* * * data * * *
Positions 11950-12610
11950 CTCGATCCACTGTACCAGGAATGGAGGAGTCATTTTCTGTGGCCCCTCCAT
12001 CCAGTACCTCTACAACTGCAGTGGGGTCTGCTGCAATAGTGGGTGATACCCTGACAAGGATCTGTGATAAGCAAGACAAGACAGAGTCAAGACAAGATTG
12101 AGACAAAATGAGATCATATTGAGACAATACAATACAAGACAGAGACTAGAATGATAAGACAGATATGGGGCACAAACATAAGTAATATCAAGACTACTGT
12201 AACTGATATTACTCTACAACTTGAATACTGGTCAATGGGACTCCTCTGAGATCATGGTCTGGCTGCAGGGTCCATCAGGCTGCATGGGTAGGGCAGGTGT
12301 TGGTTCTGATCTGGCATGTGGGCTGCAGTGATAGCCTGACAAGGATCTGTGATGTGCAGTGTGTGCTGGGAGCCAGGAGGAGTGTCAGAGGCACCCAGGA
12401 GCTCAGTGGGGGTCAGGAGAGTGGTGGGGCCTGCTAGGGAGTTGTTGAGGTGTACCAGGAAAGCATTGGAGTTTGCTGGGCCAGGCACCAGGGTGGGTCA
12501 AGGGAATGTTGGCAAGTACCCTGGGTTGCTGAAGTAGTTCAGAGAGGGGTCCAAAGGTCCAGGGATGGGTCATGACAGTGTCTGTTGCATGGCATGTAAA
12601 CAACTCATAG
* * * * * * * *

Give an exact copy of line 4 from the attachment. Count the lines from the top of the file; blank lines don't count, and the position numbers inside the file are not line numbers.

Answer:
12101 AGACAAAATGAGATCATATTGAGACAATACAATACAAGACAGAGACTAGAATGATAAGACAGATATGGGGCACAAACATAAGTAATATCAAGACTACTGT